Radiation Myths Debunked

Domenici and his co-authors do an excellent job of explaining how antiquated is the concept of a “linear no threshold” (LNT). This idea holds that even a single, microscopic leak of nuclear radiation is harmful. That standard has severely blocked energy development. He tells us:

“The LNT model forces us to regulate radiation to levels approaching one percent of natural background radiation levels despite the fact that natural background can vary by far more than a factor of three within the United States, for reasons related to altitude, building materials, geologic environment, and exposure due to plane flights, to name just a few examples.

“We now … expect all work to be done such that the absolute minimum possible dose is delivered with virtually no reference to cost involved. We spend over $5 billion annually to clean contaminated DOE sites to levels below 5 percent of background.”

U.S. Fuel Wealth Documented

The chapter on uranium resources is an excellent assessment of the rich uranium supplies in the United States and those existing around the world, which can readily put an end to the petroleum politics that have held many developing nations hostage. Most enlightening of all is his correct assessment that we have a national treasure of uranium just sitting in our spent nuclear fuel storage pools. Each used rod is composed of 95.6 percent uranium.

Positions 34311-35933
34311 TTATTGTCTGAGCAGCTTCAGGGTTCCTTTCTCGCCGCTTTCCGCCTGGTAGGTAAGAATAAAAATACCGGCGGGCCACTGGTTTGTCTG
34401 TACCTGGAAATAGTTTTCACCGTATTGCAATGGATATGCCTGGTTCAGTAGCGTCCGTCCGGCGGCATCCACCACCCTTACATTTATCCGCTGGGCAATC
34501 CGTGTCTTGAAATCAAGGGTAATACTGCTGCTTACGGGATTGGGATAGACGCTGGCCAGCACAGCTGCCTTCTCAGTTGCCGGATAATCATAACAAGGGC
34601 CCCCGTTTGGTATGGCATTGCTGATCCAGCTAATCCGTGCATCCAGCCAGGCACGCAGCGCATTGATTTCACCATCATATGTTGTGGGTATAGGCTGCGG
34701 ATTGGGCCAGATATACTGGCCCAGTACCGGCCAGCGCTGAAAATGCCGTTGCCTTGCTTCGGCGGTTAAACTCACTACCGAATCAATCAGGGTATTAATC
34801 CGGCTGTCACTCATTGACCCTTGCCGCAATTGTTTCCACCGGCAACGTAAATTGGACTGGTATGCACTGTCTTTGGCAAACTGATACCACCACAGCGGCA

The United States already has demonstrated at the Argonne National Laboratory that it can separate out this uranium at a high enough quality that it can be re-enriched and manufactured again into new fuel for our current generation of reactors.

Equally exciting is the fact that advanced fuel cycle technology holds promise of further major improvements in fuel efficiency and waste reduction.

Nuclear Future Clarified

Among Domenici’s greatest contributions in this book is the light he has cast on the terrible decline in available manpower to work in the nation’s nuclear power industry because of a reduction in university programs producing nuclear engineers. There were 50 four-year college programs in the early 1970s, but only 25 remain today.